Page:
Emergency department overcrowding is a major problem in hospitals across the U.S. Outsourcing medical transcription helps emergency physicians maintain accurate electronic health records. However, emergency departments (ED) face many challenges when it comes to delivering high quality and timely patient care due to the disparity between patient demand and hospital resources. This leads to overcrowding and poor patient flow. A survey published by the American College of Emergency Physicians in 2015 found that lack of access to physicians led people on Medicaid to get treatment in emergency rooms.
EDs are meant to provide care to patients who have unexpected illness or injury that can prove fatal or result in disability or severe pain if not attended to right away. But studies have found that departmental overcrowding has reduced the quality of care delivered and resulted in poor patient outcomes. Various strategies have been put forward to reduce emergency department overcrowding. A recent report in The Sydney Morning Herald says that home physician services could be the answer to this problem.
According to the report, Australia’s National Home Doctor Service is a great advantage for NSW families. Under this after-hours GP home service set up in 2005, a physician is driven to patients’ homes. Currently, bookings are received and updated via iPads. This helps alleviate the immense pressure on the public hospital system by minimizing unnecessary ambulance call-outs and avoidable emergency department visits. The home visit also offers many other benefits:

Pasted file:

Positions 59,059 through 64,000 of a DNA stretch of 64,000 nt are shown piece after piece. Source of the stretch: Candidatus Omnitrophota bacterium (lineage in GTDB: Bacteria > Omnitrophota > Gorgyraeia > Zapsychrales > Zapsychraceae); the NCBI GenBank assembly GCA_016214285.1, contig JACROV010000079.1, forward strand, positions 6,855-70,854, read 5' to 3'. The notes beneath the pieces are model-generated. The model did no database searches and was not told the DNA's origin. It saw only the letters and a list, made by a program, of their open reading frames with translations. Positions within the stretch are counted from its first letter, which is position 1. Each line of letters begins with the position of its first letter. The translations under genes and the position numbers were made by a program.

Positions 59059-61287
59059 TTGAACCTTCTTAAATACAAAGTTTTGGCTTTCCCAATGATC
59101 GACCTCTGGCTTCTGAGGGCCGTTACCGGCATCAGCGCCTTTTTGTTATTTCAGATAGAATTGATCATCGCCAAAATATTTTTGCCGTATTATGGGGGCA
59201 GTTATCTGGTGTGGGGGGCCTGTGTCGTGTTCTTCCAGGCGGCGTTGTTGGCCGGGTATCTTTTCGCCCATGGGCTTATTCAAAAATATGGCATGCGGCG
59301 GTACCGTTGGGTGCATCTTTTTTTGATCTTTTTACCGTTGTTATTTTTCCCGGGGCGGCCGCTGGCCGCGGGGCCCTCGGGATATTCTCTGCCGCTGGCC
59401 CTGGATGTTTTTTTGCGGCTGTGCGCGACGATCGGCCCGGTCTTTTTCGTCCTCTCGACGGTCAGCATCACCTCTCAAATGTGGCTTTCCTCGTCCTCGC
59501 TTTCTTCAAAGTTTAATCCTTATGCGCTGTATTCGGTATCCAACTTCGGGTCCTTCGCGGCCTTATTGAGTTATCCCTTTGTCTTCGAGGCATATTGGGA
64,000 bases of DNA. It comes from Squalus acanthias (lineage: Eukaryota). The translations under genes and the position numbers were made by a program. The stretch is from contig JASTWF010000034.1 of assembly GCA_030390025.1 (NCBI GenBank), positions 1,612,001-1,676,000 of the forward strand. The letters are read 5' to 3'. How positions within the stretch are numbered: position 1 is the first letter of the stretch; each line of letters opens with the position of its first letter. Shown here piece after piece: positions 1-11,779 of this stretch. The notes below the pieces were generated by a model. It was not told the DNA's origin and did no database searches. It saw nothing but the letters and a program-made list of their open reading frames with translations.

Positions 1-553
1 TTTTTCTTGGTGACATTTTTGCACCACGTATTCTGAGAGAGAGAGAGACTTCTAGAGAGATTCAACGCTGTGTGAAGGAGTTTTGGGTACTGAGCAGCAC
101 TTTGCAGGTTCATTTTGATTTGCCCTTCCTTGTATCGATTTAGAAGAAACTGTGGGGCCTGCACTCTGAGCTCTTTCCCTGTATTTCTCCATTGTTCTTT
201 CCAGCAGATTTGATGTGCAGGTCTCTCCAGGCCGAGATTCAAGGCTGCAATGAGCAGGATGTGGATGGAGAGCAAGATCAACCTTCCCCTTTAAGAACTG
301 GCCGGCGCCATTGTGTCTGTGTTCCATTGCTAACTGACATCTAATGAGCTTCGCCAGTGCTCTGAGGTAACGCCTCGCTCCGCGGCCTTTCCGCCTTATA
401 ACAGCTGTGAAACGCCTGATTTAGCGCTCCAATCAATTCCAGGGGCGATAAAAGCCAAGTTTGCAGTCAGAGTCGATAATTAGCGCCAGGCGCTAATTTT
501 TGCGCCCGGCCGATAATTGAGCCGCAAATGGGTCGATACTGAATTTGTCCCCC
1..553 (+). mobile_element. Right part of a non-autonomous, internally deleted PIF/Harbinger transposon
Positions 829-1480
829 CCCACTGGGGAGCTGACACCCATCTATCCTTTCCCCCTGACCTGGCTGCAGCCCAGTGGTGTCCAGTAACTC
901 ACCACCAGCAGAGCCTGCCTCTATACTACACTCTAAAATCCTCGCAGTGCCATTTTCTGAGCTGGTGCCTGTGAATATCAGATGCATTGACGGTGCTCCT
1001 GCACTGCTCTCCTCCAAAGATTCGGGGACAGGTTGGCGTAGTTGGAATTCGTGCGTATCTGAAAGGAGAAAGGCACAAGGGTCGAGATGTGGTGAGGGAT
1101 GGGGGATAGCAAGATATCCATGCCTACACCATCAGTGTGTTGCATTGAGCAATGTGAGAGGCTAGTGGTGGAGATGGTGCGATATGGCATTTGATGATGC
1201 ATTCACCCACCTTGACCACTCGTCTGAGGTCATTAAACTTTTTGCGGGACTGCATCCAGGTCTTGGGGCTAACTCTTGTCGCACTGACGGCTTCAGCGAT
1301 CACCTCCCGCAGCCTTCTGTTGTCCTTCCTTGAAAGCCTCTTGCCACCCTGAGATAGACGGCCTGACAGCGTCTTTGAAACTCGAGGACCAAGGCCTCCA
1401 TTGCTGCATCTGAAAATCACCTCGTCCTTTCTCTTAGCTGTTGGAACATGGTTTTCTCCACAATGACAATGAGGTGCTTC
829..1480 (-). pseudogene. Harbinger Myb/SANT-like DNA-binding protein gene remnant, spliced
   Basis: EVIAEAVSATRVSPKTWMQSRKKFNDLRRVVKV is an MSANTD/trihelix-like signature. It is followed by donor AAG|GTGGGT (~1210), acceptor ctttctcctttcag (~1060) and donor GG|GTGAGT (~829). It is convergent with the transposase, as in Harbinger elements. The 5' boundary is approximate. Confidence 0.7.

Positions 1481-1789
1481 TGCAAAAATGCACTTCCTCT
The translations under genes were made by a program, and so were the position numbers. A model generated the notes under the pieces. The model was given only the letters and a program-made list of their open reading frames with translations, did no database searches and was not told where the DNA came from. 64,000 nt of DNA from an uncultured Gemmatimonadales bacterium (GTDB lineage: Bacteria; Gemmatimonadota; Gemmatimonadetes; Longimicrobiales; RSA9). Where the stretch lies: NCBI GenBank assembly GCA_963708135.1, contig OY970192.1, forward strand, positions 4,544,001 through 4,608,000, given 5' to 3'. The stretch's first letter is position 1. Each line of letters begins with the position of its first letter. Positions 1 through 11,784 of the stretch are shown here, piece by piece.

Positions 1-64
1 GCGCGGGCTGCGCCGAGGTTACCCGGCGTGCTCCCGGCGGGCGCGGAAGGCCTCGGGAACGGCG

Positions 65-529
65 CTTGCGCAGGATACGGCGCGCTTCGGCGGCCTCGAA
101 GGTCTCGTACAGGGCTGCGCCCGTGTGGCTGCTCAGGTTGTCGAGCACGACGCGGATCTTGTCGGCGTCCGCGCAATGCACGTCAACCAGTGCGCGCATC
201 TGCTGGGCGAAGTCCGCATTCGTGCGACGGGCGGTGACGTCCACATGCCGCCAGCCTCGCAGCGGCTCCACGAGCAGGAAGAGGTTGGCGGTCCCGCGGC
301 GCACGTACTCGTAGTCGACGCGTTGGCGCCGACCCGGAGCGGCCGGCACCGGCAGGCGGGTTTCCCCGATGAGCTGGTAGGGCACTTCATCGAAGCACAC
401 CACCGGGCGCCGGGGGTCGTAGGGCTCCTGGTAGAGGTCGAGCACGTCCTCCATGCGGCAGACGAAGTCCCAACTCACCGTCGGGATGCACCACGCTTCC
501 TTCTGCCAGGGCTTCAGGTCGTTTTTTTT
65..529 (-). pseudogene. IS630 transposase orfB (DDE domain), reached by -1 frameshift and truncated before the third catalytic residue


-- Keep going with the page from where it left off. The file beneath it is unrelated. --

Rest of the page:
- Research by Deloitte found the home visit system saves federal, state and territory governments about $724 million a year
- The doctor’s efforts are a great reassurance to patients and caregivers
- Home visits provide a vital first point of referral to hospitals when conditions are visibly serious
- Home doctor service shortens waits in stressed emergency departments by reducing the number of patients in triage four and triage five categories
The report calls for a concerted effort by the Australian government to maintain and strengthen the national home doctor service.
This could also hold lessons for the U.S. One study reported that 90% of EDs in both urban and rural areas of California had overcrowded conditions. Moreover, patients experience longer delays today compared to many years ago. Overcrowded EDs are unable to provide timely service, which has led to poor outcomes for patients with certain medical problems.
Medicare pays for services delivered at home to recovering, chronically or terminally ill persons or people with disabilities in need of medical, nursing, social or therapeutic treatment, and/or assistance with the essential activities of daily living. A 2014 report from the Alliance for Home Health Quality & Innovation (AHHQI) stresses the critical role and impact of home health care in the U.S. health care system. With the growing older American population, the home has become a focal point of care for better chronic condition management. The report says that home health care can reduce avoidable hospital admissions, nursing home care, emergency department visits, and outpatient clinic visits.
The AHHQI report notes that the value proposition of home health care now and in the future is strong. According to a recent study on the future of home health care published by the NCBI, the future of health care delivery depends on “the ability of payers and providers to leverage the spectrum of home-based care, with Medicare skilled home health as a formidable linchpin in that spectrum”.
Whether it’s home or ED care, accurate and timely medical record management is crucial. Medical transcription service companies play an important role in helping physicians utilize electronic health records for the betterment of their patients. They provide accurate transcription of physician dictation in the office and in the field, ensuring timeliness of clinical documentation for enhanced patient outcomes and improved reimbursement.